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Blanding v. Pennsylvania State Police

argued: August 2, 1993.

JACKSON D. BLANDING, APPELLANT
v.
PENNSYLVANIA STATE POLICE; THOMAS O. MARAKOVITS; RONALD M. SHARPE



On Appeal From the United States District Court For the Eastern District of Pennsylvania. D.C. Civil Action No. 90-02860.

Before: Stapleton, Hutchinson and Roth, Circuit Judges.

Author: Stapleton

Opinion OF THE COURT

STAPLETON, Circuit Judge:

Jackson Blanding alleges that he was discharged from the Pennsylvania State Police ("PSP") without due process and because of racial animus. He brought this action claiming violation of the Fourteenth Amendment, Title VII, and the Civil Rights Act. After discovery, the defendants moved successfully for summary judgment. This appeal followed. We will affirm.

I.

Blanding became a cadet at the PSP Academy on June 29, 1987. After graduating five months later, he was assigned to the Bethlehem Troop where he worked as a probationary trooper until his dismissal from the PSP on December 9, 1988.

Blanding's discharge stemmed from an incident that occurred on June 16, 1988. That evening, Blanding had an argument with his girlfriend, Lisa Serafine, in an apartment they shared in Philadelphia. There are conflicting accounts of what occurred. Serafine says that Blanding physically abused her in the apartment and pointed his loaded revolver at her head. Blanding denies pointing a gun at Serafine and insists that she attempted to kick him in the groin and that he struggled with her in self defense. Ultimately, Serafine left the apartment and Blanding followed her into the street. Some youths came to Serafine's assistance and Blanding told them to mind their own business. A struggle ensued and Blanding knocked one of the youths to the ground. The youths then left but, according to Blanding, said that they would be back "to finish it." Blanding went to his apartment, retrieved his revolver, sat on his front stoop, and awaited the return of the youths. The youths did return and fired five shots at Blanding. Blanding neither identified himself as a state police officer nor called the Philadelphia police for assistance. The Philadelphia Police Department later arrived on the scene and determined that Blanding had not fired his weapon during the incident.

Blanding reported his version of the incident to his supervisor. Because a shooting was involved, Blanding's actions were investigated by Lieutenant Thomas O. Marakovits of the PSP's Bureau of Professional Responsibility ("BPR"). After interviewing Blanding and conducting an investigation, Marakovits prepared a General Investigation Report which included summaries of witness interviews and relevant documents. The report makes no recommendation as to what discipline, if any, Blanding should receive.

Blanding claims that Marakovits' report contains four errors: (1) the account of one of Blanding's interviews incorrectly states that Blanding admitted to having smoked marijuana with Serafine when in fact he admitted only to being present on two occasions when marijuana was being smoked; (2) the assertion that Blanding failed to identify himself as a police officer is false; (3) the statement that Marakovits provided Blanding with the Philadelphia Police Department's report of the incident is incorrect; and (4) the account of a July 6, 1988, interview incorrectly states that Blanding did not mention Serafine's alleged threat to contact his superiors.*fn1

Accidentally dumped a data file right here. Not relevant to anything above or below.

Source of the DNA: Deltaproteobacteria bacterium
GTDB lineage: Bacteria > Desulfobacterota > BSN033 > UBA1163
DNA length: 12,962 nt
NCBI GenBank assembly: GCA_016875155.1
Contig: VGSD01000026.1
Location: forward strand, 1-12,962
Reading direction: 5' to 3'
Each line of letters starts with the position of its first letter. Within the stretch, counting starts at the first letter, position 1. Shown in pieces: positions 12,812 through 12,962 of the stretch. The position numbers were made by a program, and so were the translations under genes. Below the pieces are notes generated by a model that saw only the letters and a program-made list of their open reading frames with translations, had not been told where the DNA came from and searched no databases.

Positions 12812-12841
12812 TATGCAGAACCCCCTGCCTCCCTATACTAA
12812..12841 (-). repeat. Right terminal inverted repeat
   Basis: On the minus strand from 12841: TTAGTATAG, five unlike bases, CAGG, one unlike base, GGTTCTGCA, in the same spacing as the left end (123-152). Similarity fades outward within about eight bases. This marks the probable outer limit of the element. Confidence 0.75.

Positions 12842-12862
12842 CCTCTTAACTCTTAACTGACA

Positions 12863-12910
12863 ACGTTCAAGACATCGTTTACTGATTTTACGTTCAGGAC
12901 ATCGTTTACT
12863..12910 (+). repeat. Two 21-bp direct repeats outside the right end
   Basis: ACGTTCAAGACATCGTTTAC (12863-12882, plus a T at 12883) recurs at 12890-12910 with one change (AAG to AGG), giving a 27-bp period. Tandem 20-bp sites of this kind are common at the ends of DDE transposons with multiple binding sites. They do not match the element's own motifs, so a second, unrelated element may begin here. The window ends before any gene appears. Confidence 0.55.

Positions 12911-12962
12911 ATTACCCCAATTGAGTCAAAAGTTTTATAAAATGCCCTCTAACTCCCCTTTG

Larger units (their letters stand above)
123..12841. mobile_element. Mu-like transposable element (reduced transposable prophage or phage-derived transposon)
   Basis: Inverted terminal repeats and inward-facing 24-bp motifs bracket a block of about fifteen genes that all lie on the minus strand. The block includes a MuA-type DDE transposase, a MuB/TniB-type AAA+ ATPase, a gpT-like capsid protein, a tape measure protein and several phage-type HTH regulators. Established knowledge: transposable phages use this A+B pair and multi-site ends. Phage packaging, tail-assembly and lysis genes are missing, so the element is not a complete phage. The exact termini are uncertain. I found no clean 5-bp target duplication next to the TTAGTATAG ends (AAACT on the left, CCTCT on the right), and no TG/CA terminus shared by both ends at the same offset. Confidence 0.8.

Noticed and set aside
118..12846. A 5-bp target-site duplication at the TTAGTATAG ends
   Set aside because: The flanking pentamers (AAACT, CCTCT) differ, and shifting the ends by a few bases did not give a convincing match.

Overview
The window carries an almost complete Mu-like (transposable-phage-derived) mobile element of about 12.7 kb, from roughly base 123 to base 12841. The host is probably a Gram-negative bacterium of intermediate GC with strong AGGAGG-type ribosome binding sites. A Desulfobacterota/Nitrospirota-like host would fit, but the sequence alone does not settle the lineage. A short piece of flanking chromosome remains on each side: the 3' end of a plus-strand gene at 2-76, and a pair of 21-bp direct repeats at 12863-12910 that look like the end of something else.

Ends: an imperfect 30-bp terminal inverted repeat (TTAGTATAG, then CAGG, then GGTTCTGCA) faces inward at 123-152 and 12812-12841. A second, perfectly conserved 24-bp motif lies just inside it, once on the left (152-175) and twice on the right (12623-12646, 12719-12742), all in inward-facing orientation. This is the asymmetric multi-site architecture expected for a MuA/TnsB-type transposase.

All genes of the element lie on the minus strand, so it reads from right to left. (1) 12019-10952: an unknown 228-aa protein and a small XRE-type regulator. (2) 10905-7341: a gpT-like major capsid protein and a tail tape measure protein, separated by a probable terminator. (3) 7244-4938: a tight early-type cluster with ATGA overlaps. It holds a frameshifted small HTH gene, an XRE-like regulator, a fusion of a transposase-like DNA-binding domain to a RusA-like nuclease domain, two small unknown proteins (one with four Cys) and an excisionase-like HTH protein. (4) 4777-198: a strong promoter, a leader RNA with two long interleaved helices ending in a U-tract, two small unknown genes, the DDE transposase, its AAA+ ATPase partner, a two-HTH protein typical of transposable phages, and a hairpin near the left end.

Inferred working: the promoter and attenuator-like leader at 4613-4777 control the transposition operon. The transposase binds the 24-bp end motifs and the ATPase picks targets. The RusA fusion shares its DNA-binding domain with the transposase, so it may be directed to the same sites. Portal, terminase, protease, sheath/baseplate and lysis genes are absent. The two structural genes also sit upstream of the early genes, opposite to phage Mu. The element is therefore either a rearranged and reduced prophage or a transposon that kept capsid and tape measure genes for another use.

Marakovits' allegedly flawed report was submitted to his supervisor who then forwarded it to Blanding's Troop Commander, Captain Robert G. Werts. Werts prepared a document charging Blanding with violating four sections of the PSP Code of Conduct. This document references the incident of June 16, 1988, but does not summarize the substance of Marakovits' report. After receiving Werts' charging document, Blanding was given an opportunity to rebut orally the charges against him. Blanding was also permitted to make a written response within ten days, and he did so.

The charging document and Marakovits' report were forwarded to the Department Disciplinary Officer, Captain Ronald A. Rostalski, for a decision on the penalty to be imposed. Rostalski decided that a supplemental person interview of Serafine was desirable. Marakovits traveled to Florida, interviewed Serafine, secured a sworn statement from her, and thereafter submitted a supplemental report.

As Rostalski reviewed the information submitted to him, he was impressed with a discrepancy in Blanding's accounts of the events of June l6. Marakovits reported that Blanding, when asked during his second interview, denied having hit Serafine in the street, but the Philadelphia police report, based on an interview the night of the incident, reported that Blanding admitted to following Serafine outside and striking her in the head. Based on his review of the investigation, Rostalski believed the "course of events" to be:

That they had an altercation; that he did in fact strike Lisa Serafine; that he did in fact point a revolver at her head; that he did in fact go out to the street and get into an altercation with some of the youths and also hit Lisa Serafine out in the street; that he did in fact sit on the porch with his gun tucked in his belt and waited for some other youths to come at him, and that he did in fact not call the police as he appropriately should have done.

A-437.

Rostalski recommended to Deputy Commissioner Glenn A. Walp that Blanding be dismissed from the PSP. Walp concurred with Rostalski, and their recommendations were forwarded to Commissioner Ronald M. ...


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